Written at a time when everyone knows what it means to construct a public image, Miriam Pawel’s Union of Their Dreams: Power, Hope, and Struggle in Cesar Chavez’s Farm Worker Movement revisits the story of an iconic movement with an even more iconic leader. But instead of a “Chavez and Goliath” story, Pawel shows us exactly how many people make up the “little guy” and how they fought for better wages and working conditions.
Instead of offering another hagiography figuring Chavez as a saint, Pawel focuses on the experience of eight people who dedicated their lives to making a difference to the United Farm Worker cause. From Eliseo Medina, a grape-picker who rose in the ranks to become the second vice president of the union, to Chris Hartmire, a Presbyterian minister who headed the California Migrant Ministry when he began supporting the fledgling union, the characters give an intimate perspective of the victories and losses of the union’s fight.
Because of Pawel’s more democratic approach, Chavez appears less as revered leader than as a dedicated man with a keen sense for staging and a spellbinding public speaker. In the chapter describing Chavez’s influential fast of 1968, Pawel recounts that Chavez aimed to send a message to workers to be disciplined and willing to sacrifice. Coming in the middle of the emotionally-charged Delano Grape Strike, Chavez indeed picked the right time to send a message of non-violence and determination to those he had helped call to action.
Pawel’s book ultimately seeks to show that “the union was the workers,” and that this sentiment kept union morale solid. As the union started to be seen as synonymous with Cesar Chavez, union and leaders and the icon already had diverging visions for the organization. Faith corroded within the union, and its tenet that “people organize people” was replaced with impersonal strategies like using direct mail and, for the first time, using money to wield influence.
For those without a specific interest in labor practices, agriculture or Californian history, Pawel’s approach can seem dry where it might have been more literary, perhaps differentiating the subjects in her narrative with distinct voices in addition to her even-keeled reporter’s tone. Take her account of the Delano Grape Strike. As Pawel notes, at the height of the strike, 17 million Americans stopped eating grapes to support the union. Pawel recounts stories, for example, of those instrumental in organizing the strike and those who pleaded with supermarket buyers and shoppers not to buy grapes from the region until labor practices changed. It’s a story with victories and weathering losses presented as a collection of facts.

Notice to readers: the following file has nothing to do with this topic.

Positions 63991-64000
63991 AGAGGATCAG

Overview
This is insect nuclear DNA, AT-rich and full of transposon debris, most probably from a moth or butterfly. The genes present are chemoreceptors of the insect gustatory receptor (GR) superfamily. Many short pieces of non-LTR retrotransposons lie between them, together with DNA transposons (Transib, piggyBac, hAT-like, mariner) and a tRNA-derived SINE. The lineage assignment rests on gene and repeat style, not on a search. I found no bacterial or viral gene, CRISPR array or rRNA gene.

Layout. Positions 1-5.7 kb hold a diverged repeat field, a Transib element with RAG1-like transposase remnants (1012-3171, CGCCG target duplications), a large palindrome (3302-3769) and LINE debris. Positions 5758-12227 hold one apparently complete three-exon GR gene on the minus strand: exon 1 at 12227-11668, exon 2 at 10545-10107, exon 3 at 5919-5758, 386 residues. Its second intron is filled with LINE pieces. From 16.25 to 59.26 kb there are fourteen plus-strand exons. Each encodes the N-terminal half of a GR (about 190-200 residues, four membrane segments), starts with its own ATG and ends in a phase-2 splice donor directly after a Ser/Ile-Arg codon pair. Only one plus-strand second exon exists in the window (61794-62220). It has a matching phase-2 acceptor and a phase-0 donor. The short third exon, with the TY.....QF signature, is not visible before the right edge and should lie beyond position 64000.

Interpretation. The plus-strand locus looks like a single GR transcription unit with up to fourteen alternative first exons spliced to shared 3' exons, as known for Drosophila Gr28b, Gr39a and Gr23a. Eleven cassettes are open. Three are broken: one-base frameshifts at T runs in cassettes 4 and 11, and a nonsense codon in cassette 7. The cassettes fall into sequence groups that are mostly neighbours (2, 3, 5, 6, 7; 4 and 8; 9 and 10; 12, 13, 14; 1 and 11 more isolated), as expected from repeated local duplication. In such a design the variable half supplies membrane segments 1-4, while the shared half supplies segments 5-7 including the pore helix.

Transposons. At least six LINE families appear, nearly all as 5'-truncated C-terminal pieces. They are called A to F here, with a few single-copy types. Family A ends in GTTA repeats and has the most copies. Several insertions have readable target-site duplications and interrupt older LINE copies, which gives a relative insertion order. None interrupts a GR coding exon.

Still, the story of the farm worker’s movement reminds us that buying is not simply a matter of choosing between brands. Each purchase is a vote of support for the companies that put a particular item on the shelves — and for their labor practices. Cesar Chavez and the United Farm Workers also remind us that David can become Goliath, but no victory is set in stone.
Excerpt: “Those who once dedicated their lives to Cesar Chavez’s crusade now wince when they drive past farmworkers, hunched over rows of vegetables or trimming grapevines in the bitter cold. Once so certain they could change that world, the UFW alumni rue their failure. They applaud each other’s individual accomplishments, but lament the lost opportunity to collectively achieve more. The memories still cause pain.”
This was originally published at Zocalo Public Square, the coolest organization around.